Structural considerations

Ask the Experts - Structures

Nexus/RBI systems engineer Jacob Carson details the trends growers should be aware of and what they can offer customers.

April 20, 2020

According to Nexus/RBI systems engineer Jacob Carson, the companies can help growers in every aspect of their greenhouse build and guide them through the multi-week process of adding new greenhouse space. That support includes not only planning for the now, but also how a business might expand and what other crops it might start growing.

“In the greenhouse industry, we do see a lot of benefits to this approach,” Carson says.

Greenhouse Management: Why is it important for growers to keep learning about greenhouse structures and updates to the technology?

Jacob Carson: Growing facilities have moved beyond just the structure. The biggest point of focus now is environmental controls and systems integration — how everything works together within the structure. As our companies have worked together to become a single-solution resource for our customers, we have learned how we can better adapt our structures. Seamless integration allows for better control and more consistent yields.

GM: How does the acquisition of Thermo Energy Solutions change what Rough Brothers Nexus/RBI can offers its customers?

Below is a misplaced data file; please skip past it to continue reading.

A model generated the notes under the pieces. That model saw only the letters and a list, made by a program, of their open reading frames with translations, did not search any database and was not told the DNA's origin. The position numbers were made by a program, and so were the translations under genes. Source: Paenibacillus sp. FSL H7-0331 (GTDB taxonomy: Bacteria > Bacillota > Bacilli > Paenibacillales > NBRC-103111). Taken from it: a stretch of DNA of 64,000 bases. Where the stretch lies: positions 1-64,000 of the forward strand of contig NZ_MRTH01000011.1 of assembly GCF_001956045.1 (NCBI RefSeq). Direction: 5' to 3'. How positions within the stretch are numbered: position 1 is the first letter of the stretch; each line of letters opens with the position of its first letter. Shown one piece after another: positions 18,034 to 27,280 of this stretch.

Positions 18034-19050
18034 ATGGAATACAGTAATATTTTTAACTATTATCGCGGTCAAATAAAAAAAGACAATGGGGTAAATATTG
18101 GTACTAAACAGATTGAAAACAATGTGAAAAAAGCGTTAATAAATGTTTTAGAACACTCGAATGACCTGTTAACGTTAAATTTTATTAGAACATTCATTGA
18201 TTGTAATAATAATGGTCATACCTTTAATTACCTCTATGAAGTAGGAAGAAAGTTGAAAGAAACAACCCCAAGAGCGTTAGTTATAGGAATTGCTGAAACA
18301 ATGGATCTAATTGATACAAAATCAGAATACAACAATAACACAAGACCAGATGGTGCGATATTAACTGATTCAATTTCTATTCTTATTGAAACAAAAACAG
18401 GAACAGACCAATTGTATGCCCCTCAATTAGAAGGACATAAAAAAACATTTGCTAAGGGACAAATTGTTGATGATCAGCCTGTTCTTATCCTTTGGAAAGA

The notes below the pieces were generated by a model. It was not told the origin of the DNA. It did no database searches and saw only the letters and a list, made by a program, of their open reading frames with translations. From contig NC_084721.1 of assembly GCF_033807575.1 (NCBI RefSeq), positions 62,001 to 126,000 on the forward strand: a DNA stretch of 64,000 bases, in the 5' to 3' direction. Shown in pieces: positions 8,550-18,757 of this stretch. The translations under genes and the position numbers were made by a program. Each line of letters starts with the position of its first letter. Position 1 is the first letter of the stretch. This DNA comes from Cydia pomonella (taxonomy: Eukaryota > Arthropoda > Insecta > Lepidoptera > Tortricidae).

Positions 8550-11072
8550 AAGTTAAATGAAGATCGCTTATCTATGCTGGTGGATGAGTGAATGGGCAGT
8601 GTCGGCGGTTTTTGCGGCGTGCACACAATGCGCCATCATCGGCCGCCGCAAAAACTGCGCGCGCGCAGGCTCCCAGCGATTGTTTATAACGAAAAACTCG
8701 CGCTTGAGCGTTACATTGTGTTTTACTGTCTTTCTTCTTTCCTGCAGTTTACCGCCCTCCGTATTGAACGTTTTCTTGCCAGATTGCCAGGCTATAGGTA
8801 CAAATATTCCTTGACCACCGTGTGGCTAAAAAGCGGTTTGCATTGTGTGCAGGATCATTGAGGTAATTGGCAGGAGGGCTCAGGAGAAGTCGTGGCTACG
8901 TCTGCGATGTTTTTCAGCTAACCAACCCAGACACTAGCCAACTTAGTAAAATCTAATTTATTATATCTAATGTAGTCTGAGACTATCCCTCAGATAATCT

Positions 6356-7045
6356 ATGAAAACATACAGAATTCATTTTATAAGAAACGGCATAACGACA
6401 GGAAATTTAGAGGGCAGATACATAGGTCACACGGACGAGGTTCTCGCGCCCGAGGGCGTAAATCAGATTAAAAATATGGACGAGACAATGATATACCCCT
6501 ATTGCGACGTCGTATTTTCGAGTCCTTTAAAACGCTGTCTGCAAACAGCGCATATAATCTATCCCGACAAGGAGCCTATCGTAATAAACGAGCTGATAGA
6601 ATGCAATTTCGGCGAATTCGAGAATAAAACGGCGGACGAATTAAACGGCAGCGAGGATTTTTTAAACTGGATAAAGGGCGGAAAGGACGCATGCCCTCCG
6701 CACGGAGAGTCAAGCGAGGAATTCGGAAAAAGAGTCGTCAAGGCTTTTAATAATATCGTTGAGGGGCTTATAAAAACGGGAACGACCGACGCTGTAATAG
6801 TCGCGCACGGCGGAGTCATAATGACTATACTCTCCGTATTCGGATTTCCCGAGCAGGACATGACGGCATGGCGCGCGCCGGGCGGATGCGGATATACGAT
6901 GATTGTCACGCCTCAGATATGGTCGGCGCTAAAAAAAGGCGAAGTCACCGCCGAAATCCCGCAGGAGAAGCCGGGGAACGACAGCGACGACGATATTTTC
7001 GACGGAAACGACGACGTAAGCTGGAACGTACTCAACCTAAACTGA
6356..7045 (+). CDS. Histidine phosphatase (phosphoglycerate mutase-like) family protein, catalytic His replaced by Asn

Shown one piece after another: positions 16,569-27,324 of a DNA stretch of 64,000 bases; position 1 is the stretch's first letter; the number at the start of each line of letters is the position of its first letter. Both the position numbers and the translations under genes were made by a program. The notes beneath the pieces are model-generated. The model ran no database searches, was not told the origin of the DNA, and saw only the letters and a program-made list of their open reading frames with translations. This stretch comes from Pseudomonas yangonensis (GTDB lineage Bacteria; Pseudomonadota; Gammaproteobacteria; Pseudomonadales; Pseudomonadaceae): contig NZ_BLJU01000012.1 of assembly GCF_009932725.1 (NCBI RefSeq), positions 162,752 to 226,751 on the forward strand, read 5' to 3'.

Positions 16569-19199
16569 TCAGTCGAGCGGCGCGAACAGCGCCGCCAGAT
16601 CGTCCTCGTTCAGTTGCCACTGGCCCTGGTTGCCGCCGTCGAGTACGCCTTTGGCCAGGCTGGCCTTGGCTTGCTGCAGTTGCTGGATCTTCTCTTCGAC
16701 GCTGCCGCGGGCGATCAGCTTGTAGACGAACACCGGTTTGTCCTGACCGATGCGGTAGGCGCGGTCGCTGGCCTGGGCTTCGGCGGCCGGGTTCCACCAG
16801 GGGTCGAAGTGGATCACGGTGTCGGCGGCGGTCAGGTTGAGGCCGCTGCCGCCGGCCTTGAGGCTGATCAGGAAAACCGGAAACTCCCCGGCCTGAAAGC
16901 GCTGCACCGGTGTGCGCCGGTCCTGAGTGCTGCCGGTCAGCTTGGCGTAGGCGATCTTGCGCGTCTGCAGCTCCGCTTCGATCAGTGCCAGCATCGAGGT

JC: With Thermo Energy, we are really able to upgrade the scale of the facility [that] we are able to provide. All three companies are part of the Growing Solutions division of our parent company, Gibraltar Industries. The idea being that we’re not handing our customers a singular product, but a soup-to-nuts solution. It’s a robust cache of resources. We’re coming in on the ground floor, working on the architectural plan and that includes irrigation, the lights, the install, going through the permits, the general contracting and build out of the whole growing facility.

GM: As for long-range vegetable greenhouses, what are you seeing develop with that style of greenhouse?

JC: With leafy greens, we’re seeing two preferred methods of growing: deep-water culture and NFT. For a deep-water culture growing facility, we design a greenhouse with ponds that have a concrete substructure inside of them, and roof vents to be able to draft over, with horizontal fans over long ponds and bays. The difference in the design for NFT is that it is a more automated leafy greens system that requires very little labor for growing and harvesting. For long-range greenhouses, a truly integrated and automated greenhouse ensures operational consistency. We’re excited to be able to provide a facility design that includes everything a grower needs — not just the greenhouse.